It was an energized performance from the trio and their five-piece band, sometimes fully charged and wall-of-sound, but with some intimate moments – including touching personal stories from lead singer Natalie Maines about their progress from no children to nine kids between them over the past 15 years – and some acoustic tunes (if you can still call them acoustic when they are amplified to fill an amphitheatre). The repertoire spanned most of what we have come to expect from DCX, with a few surprises, including covers of Prince’s Nothing Compares 2 U and (on the CD only) Thunderclap Newman’s Something in the Air. A highlight for me was the bluegrass instrumental medley with just the trio, Emily Strayer on banjo and Martie Maguire on fiddle, and Maines simply keeping time on a bass drum. Boy, can this woman play! I refuse to be ashamed of my absolute enjoyment of their high-energy, but thoughtful, performance.

We welcome your feedback and invite submissions. CDs and comments should be sent to: DISCoveries, WholeNote Media Inc., The Centre for Social Innovation, 503 – 720 Bathurst St. Toronto ON M5S 2R4. We also encourage you to visit our website thewholenote.com where you can find enhanced reviews in the Listening Room with audio samples, upcoming performance details and direct links to performers, composers and record labels.

David Olds, DISCoveries Editor

discoveries@thewholenote.com

01 MessiaenCanadian soprano Jane Archibald’s international career continues to flourish with recent and upcoming performances in leading roles at the Met, Opéra national de Paris, La Scala, Royal Opera House Covent Garden, and opera houses in Düsseldorf, Munich, Zürich, Santa Fe and Madrid, plus a tour with the English Concert as Armida in Handel’s Rinaldo. Here at home, Archibald is the Canadian Opera Company’s Artist in Residence for the coming season, featured in Mozart’s The Abduction from the Seraglio, Stravinsky’s The Nightingale and Other Short Fables and as Zdenka in the COC’s premiere production of Strauss’ Arabella, which opens at the Four Seasons Centre on October 5.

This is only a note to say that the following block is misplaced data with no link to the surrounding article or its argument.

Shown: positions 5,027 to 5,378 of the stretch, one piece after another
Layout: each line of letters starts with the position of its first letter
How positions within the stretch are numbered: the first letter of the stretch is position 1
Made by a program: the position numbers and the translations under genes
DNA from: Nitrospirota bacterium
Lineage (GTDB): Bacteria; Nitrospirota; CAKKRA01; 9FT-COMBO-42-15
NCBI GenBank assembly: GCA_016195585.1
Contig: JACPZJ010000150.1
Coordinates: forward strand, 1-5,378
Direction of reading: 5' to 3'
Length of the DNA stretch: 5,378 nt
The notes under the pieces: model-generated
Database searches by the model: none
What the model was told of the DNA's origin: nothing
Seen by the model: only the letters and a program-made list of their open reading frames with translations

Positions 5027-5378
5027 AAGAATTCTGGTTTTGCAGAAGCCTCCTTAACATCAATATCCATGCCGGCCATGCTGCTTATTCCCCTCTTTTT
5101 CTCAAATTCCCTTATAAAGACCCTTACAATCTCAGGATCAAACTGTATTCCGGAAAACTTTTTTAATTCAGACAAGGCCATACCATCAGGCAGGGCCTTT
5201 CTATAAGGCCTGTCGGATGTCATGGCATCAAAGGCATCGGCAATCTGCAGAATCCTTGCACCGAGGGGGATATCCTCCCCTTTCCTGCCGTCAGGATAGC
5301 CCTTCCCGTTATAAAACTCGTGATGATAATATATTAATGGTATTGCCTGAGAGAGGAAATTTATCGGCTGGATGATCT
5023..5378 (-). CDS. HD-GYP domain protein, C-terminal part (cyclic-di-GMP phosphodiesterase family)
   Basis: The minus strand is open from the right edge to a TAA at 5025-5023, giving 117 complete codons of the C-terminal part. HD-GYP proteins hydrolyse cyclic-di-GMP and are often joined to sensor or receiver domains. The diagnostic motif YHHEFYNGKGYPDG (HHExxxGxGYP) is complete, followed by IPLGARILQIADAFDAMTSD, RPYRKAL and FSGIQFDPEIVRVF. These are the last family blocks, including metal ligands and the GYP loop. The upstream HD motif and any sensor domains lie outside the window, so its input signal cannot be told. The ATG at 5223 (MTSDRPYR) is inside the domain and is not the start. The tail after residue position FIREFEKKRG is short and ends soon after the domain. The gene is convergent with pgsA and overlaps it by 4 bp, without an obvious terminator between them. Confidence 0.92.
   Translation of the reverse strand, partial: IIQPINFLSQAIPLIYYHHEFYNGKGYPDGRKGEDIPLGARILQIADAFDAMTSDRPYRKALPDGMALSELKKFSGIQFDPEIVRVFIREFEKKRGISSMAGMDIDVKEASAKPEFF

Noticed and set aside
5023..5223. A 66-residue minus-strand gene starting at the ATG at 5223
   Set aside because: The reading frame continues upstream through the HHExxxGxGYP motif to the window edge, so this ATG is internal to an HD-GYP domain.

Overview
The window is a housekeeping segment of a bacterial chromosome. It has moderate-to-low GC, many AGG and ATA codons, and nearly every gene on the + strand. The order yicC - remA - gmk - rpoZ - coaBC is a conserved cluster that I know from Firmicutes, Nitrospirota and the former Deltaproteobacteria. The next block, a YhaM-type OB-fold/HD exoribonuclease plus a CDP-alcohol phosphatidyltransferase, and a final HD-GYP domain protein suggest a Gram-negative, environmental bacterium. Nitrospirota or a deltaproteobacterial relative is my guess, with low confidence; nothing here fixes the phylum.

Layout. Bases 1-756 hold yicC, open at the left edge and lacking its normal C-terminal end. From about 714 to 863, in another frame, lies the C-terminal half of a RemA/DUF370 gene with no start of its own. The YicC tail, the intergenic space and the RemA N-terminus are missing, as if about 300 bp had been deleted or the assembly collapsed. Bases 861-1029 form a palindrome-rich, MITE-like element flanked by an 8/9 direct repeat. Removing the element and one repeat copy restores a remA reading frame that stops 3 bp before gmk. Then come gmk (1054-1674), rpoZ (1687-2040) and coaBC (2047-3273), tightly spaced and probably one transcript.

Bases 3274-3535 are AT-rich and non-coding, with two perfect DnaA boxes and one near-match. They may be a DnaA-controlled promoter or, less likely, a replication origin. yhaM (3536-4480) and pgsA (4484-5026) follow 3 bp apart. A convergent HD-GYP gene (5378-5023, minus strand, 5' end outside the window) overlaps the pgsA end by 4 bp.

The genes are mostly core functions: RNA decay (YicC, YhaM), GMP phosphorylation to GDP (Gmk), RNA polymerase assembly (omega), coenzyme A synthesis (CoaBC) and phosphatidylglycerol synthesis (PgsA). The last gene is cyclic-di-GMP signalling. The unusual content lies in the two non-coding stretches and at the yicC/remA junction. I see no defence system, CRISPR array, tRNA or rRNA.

Primarily known for her interest in the Baroque and classical eras – her discography includes music of Charpentier, Vivaldi, Haydn and Mozart – Archibald has also been known to venture bravely into the 20th century, as witnessed by the latest release from the Seattle Symphony. Continuing its own commitment to the music of our time, and in particular modern French repertoire, following three recordings of works by Henri Dutilleux, Ludovic Morlot leads the orchestra in seminal pieces by Olivier Messiaen (SSM1016 seattlesymphony.org). A relatively early work, Poèmes pour Mi, dates from 1936. Originally written for soprano and piano, the work appeared in an orchestral version the following year and was Messiaen’s first vocal work to be orchestrated. It was dedicated to his first wife, violinist Claire Delbos; “Mi” (as in “do, re, mi”), corresponding to the highest string, E, on the violin, was his nickname for her. As with all of his vocal settings, the texts are by the composer. Archibald’s clear, pure soprano voice is particularly well suited to this deeply personal work that explores the spiritual aspects of marriage. It is rarely heard in its orchestral version, and in fact this recording is a first for my own extensive Messiaen collection.

The song cycle is nicely complemented by another pivotal vocal work, Trois Petites Liturgies de la Présence Divine from 1944, following Messiaen’s release from a German prison camp in Silesia where he composed the Quatuor pour la fin du temps. The Liturgies were written for high male voices (the Northwest Boychoir in this recording) and an orchestra featuring Messiaen’s signature sounds of obbligato ondes Martenot and piano, played here by Cynthia Millar and Michael Brown respectively. All involved perform with distinction under Morlot’s direction in this significant addition to both the orchestra’s and Messiaen’s discography.